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Managing Firm Competitiveness in Global Markets

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Author Info

  • Mark Gehlhar

    (Economic Research Service, USDA)

  • Anita Regmi

    (Economic Research Service, USDA)

  • Spyro Stefanou

    (Pennsylvania State University)

  • Barry Zoumas

    (Pennsylvania State University)

Abstract

The globalization profile of US food firms is mixed. US sales from foreign direct investment is now over six times the level of exports, while US processed food trade balance has moved from +$9 billion in 1995 to -$7 billion in 2004. Competitive forces drive firms to seek new areas of growth, with either portfolio expansion or penetration and expansion in new markets. Although the forces that weigh heavily on a firm are recognized, their influence in determining a firm’s action in choosing a particular strategy is not well understood. As the nature of food manufacturing is evolving and the operational scope of a food manufacturing firm has grown from local, to regional, national, and global, is there a new role for policy? What we do know is that a firm trades with other firms and that aggregate trade patterns do not fully reflect how firms view prospects, make decisions and factor in policies as they organize themselves for trade. Addressing the potential characterizations of competitiveness for the industry and the firm followed by the conflicting influences of R&D on competitiveness, we focus on what is meant by a global food firm with the use of the experiences of three industry case studies.

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Bibliographic Info

Paper provided by University of Crete, Department of Economics in its series Working Papers with number 0714.

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Length: 14 pages
Date of creation: 16 Jun 2006
Date of revision:
Publication status: Published in USDA & AIEA2 International Meeting, Competitiveness in Agriculture and in the Food Industry: US and EU Perspectives, Bologna, Italy (2006)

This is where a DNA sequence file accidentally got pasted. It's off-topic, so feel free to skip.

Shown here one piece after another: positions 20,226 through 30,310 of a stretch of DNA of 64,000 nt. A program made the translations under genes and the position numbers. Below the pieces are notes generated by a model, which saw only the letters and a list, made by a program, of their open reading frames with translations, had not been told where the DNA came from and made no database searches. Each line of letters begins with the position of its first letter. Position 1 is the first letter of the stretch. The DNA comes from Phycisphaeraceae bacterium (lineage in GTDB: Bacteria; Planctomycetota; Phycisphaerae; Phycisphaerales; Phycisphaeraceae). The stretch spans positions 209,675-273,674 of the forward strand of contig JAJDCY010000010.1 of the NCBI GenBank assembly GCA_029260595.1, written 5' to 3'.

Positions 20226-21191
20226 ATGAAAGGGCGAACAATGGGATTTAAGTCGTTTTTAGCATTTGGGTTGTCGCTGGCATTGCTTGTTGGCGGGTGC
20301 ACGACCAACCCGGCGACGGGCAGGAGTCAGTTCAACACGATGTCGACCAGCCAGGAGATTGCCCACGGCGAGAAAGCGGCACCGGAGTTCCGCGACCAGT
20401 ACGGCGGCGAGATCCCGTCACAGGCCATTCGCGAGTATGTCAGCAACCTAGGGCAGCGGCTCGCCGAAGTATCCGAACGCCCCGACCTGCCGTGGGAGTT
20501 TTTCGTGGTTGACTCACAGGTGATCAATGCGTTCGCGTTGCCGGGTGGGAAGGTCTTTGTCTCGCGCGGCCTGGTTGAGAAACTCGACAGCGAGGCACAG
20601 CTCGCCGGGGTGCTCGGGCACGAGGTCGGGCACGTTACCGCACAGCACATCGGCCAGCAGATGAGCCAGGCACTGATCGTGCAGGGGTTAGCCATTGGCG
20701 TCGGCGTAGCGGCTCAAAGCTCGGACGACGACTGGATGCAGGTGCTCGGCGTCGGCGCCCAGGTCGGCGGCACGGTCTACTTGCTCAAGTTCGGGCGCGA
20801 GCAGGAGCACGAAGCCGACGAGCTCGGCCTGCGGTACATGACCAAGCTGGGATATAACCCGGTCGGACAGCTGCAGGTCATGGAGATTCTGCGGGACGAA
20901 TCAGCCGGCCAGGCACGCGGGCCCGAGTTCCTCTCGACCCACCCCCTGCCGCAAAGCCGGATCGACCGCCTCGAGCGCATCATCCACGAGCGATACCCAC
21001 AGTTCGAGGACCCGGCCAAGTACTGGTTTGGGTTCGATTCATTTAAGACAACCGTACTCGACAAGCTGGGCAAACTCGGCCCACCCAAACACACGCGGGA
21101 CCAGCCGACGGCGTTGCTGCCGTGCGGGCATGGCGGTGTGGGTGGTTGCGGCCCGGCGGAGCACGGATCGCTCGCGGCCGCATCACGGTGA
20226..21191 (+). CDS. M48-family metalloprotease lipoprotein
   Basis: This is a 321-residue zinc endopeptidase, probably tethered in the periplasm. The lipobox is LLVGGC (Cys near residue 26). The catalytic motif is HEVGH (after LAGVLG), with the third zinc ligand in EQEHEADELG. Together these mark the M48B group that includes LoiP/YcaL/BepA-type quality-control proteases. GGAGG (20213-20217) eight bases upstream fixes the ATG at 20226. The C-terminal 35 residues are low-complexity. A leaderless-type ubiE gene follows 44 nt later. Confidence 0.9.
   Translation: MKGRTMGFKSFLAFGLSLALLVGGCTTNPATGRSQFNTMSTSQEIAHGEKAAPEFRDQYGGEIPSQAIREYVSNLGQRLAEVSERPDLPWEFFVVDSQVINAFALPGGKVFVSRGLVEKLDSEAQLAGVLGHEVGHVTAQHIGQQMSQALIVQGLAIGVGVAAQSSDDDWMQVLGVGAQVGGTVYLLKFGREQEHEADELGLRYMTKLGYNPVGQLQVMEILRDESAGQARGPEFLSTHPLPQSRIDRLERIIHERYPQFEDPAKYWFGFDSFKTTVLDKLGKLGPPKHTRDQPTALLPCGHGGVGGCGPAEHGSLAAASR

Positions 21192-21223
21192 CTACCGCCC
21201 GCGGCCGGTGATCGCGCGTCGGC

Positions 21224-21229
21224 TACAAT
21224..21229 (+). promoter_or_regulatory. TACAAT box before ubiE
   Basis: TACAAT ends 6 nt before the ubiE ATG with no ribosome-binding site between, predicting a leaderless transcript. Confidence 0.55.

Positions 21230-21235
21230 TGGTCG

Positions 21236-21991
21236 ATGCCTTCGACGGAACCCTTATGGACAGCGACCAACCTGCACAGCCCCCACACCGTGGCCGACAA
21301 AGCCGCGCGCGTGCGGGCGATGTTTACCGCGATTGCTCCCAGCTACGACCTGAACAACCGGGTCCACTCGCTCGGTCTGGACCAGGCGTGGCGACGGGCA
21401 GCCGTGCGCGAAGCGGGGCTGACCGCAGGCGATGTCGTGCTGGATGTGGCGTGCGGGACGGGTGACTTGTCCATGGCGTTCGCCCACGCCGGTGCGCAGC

Handle: RePEc:crt:wpaper:0714

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Keywords: Competitiveness; Food Manufacturing; Globalization; Case study;

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References

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  1. Bernard, Andrew B. & Bradford Jensen, J., 1999. "Exceptional exporter performance: cause, effect, or both?," Journal of International Economics, Elsevier, vol. 47(1), pages 1-25, February.
  2. John R. Baldwin & Wulong Gu, 2004. "Trade Liberalization: Export-market Participation, Productivity Growth, and Innovation," Oxford Review of Economic Policy, Oxford University Press, vol. 20(3), pages 372-392, Autumn.
  3. Andrew B. Bernard & J. Bradford Jensen & Peter K. Schott, 2005. "Importers, Exporters, and Multinationals: A Portrait of Firms in the U.S. that Trade Goods," Working Paper Series WP05-10, Peterson Institute for International Economics.
  4. Andrew B. Bernard & J. Bradford Jensen, 1999. "Exporting and Productivity," NBER Working Papers 7135, National Bureau of Economic Research, Inc.
  5. Andrew B. Bernard, 2004. "Exporting and Productivity in the USA," Oxford Review of Economic Policy, Oxford University Press, vol. 20(3), pages 343-357, Autumn.
  6. Hoekman, Bernard & Smarzynska Javorcik, Beata, 2004. "Policies facilitating firm adjustment to globalization," Policy Research Working Paper Series 3441, The World Bank.
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Citations

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Cited by:
  1. Herciu Mihaela & Ogrean Claudia, 2011. "Interrelations Between Economic Freedom, Knowledge Economy And Global Competitiveness – Comparative Analysis Romania And Eu Average," Studies in Business and Economics, Lucian Blaga University of Sibiu, Faculty of Economic Sciences, vol. 6(2), pages 46-59, August.
  2. Mihaela Herciu & Claudia Ogrean & Lucian Belascu, 2012. "Leveraging tangible and intangible assets by using a possible firm competitiveness index," Global Business and Economics Review, Inderscience Enterprises Ltd, vol. 14(1/2), pages 115-124.

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